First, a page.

Loew Cornell Style Stix

Reported by Lisa Fulmer

When I was at the CHA Super Show, I picked up a couple of these Style Stix wedge brushes by Loew Cornell. It’s a stiff, tapered sponge brush available in various widths, good for “stripes, petals & swashes.” Style Stix also come in cone or dome shapes – in addition to painting, they are said to work nicely for shaping clay.

I started playing with stripes and found that the sponge does not pick up as much paint as I thought it would, perhaps because it is so much more dense that a cosmetic sponge or craft sponge brush. It does make a nice straight line, once you get the right amount of paint loaded on. It leaves a little ridge along the edge, which may or may not be desirable. I liked using the tip to make little stitch marks.

I used the ridges to my advantage and painted simple crisscross strokes to get an interesting abstract geometric pattern.

The tapered shape does make creating petal and leaf shapes really easy in just 2 curved strokes. I liked going back over it with the tip to create random ridges in my leaves and petals.

I worked with acrylic paints, both alone and with a little acrylic medium blended in. Style Stix releases the paint quite differently than brushes or sponges…takes a little getting used to, but once I did, I started having fun with the textures.

Then I wanted to play with the “swash” aspect, so I poured a puddle of shimmering ink on my paper and used the tip of the Style Stix to feather it all out. Now I liked that the Style Stix is not absorbent; I was able to move the ink around yet still keep it looking streaky. This will make an awesome background for an ATC!

After a lot of painting and rinsing and stubbing and squishing, my Style Stix really took a beating. But I was happy with how nicely the edges stayed sharp, they didn’t turn nappy at all.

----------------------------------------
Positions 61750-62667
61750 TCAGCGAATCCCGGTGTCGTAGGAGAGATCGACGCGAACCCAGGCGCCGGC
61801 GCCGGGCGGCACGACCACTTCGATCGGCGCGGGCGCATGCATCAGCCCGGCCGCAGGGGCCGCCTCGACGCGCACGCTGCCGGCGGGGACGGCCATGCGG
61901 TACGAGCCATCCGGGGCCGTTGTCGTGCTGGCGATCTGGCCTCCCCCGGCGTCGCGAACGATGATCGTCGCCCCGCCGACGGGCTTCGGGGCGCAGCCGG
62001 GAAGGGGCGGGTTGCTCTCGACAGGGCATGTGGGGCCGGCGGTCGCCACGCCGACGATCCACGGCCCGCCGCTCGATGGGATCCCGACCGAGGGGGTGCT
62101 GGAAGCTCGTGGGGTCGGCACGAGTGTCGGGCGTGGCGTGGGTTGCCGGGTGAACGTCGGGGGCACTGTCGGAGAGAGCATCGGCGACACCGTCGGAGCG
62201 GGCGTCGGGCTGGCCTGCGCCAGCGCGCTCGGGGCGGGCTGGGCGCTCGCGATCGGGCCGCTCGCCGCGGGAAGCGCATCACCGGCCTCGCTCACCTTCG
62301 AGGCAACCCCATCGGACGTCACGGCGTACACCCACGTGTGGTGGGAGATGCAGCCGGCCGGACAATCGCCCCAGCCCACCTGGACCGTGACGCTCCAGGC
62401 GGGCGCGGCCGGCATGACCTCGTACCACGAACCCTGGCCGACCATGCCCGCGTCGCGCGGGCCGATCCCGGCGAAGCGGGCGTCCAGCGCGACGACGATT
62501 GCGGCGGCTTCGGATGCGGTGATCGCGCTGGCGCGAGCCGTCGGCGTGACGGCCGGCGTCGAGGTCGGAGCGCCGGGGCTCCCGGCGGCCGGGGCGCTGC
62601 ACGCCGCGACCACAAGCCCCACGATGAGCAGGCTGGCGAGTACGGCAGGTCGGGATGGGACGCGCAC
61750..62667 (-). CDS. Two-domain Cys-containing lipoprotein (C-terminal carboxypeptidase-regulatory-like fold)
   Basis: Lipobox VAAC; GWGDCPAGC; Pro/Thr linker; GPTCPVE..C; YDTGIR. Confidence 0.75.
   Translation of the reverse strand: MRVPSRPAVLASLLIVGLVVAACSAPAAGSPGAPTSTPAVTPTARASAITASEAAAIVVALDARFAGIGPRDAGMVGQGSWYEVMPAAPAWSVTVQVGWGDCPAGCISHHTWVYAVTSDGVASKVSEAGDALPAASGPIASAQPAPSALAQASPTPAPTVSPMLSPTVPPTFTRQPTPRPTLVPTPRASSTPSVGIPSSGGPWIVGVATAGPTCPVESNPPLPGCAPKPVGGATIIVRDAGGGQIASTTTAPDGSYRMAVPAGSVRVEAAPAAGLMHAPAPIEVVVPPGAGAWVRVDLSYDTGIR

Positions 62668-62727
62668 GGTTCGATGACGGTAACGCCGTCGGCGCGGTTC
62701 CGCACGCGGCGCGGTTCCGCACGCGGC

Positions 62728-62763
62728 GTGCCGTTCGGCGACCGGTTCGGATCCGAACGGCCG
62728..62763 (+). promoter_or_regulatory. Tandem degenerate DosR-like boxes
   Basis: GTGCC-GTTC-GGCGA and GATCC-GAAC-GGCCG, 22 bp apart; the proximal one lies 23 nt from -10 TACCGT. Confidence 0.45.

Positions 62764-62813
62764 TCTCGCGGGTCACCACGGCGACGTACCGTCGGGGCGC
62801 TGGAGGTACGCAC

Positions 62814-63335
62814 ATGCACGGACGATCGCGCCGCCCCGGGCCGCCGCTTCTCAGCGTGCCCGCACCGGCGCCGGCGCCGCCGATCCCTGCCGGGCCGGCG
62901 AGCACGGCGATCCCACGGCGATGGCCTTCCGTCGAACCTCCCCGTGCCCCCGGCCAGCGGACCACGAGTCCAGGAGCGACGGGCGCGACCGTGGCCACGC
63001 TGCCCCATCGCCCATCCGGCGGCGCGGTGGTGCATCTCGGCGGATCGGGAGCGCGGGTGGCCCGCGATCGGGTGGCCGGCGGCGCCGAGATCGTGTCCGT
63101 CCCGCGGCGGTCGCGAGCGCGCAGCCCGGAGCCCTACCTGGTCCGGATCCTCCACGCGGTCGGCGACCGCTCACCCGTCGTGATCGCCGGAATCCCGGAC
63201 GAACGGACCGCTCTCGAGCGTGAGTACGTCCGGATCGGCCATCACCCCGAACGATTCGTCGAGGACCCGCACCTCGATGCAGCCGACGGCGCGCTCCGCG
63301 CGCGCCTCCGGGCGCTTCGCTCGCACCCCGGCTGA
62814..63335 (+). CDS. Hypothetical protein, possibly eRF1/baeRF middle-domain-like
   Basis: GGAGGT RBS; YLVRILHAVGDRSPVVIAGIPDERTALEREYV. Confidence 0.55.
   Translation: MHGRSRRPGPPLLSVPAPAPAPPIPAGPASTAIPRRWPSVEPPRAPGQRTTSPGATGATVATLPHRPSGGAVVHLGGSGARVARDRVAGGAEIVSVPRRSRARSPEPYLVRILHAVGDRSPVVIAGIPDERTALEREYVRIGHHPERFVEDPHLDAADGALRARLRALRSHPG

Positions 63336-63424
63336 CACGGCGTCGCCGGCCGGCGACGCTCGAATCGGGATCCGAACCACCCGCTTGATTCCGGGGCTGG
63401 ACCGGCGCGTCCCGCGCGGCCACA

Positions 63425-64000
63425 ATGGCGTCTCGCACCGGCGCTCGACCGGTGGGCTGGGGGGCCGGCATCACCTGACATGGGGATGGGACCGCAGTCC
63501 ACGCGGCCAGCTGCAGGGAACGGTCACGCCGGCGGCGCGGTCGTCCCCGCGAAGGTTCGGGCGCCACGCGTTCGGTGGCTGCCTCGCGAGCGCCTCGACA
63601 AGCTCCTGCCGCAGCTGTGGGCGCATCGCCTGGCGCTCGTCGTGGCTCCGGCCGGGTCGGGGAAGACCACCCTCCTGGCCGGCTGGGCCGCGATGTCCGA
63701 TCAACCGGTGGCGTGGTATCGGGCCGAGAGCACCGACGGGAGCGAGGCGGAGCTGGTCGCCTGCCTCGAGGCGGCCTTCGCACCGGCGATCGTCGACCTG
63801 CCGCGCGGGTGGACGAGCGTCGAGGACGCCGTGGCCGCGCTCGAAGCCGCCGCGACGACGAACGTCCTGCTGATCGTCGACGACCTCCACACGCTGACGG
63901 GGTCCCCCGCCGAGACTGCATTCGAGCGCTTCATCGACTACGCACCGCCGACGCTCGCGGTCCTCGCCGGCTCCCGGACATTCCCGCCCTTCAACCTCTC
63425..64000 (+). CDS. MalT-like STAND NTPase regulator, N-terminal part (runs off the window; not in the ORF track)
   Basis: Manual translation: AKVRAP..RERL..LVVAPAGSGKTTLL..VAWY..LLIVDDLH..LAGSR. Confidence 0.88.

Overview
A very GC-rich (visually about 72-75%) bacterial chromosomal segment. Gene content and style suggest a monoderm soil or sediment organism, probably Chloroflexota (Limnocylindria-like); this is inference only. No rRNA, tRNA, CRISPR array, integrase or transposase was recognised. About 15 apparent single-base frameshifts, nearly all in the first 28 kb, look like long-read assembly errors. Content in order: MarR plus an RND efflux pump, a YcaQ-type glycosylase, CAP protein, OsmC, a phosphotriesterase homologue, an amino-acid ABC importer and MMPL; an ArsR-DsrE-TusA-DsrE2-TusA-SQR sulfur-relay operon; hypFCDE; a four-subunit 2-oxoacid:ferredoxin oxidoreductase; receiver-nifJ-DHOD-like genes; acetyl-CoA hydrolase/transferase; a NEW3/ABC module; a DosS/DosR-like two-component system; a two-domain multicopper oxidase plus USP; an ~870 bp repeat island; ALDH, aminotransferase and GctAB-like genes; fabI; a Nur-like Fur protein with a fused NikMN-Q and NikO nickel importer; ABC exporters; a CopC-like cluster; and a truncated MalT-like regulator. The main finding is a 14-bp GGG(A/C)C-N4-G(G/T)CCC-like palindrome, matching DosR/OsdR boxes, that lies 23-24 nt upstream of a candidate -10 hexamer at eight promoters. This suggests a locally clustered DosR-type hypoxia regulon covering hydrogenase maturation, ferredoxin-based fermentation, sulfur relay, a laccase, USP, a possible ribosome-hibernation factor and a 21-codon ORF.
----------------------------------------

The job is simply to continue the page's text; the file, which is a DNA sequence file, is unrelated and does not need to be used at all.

I think my favorite way to use the Style Stix though, is as a blending tool for pastels and chalk powders. So much easier to work with than a paper stump – the tapered edge give lots of fine line control, and the texture and density of the sponge is perfect for gently moving the colors together.


  • Inexpensive and sturdy
  • Variety of widths
  • Interesting way to add curves, lines and texture
  • Perfect density for blending dry mediums


  • Tapered wedge shape is pretty limited to making flower parts
  • Takes some time to get used to how it loads and releases paint

Have you used the Style Stix by Loew Cornell? Were you able to use their unique properties to your advantage? Leave us a comment and let us know!


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5 Responses to Loew Cornell Style Stix

  1. Avatar
    Anonymous August 27, 2010 at 11:18 am #

    ‘Love what you created!!

    Thank you so much,


  2. Avatar
    Bonnie in SC August 27, 2010 at 1:18 pm #

    Hey Lisa, those looked fun to play with. I’ll have to look for them at my local stores. Thanks,

  3. Avatar
    Marfa (Crafting Marfa) August 27, 2010 at 4:25 pm #

    Thank you for your review of this product. I’ve never used the style stix before and I not have given them a second thought thinking they were like make up sponges. But I love the fact that they don’t absorb the paint. I will be adding them to my wish list right away.

  4. Avatar
    Melissa Marro August 28, 2010 at 9:03 am #

    Looks like a great tool. I’ve always been partial to Loew Cornell brushes… They always seem to make the best ones!

  5. Avatar
    Jan February 24, 2011 at 4:03 pm #

    Looks as if you discovered my favorite purpose for these – as a blender for soft pastels!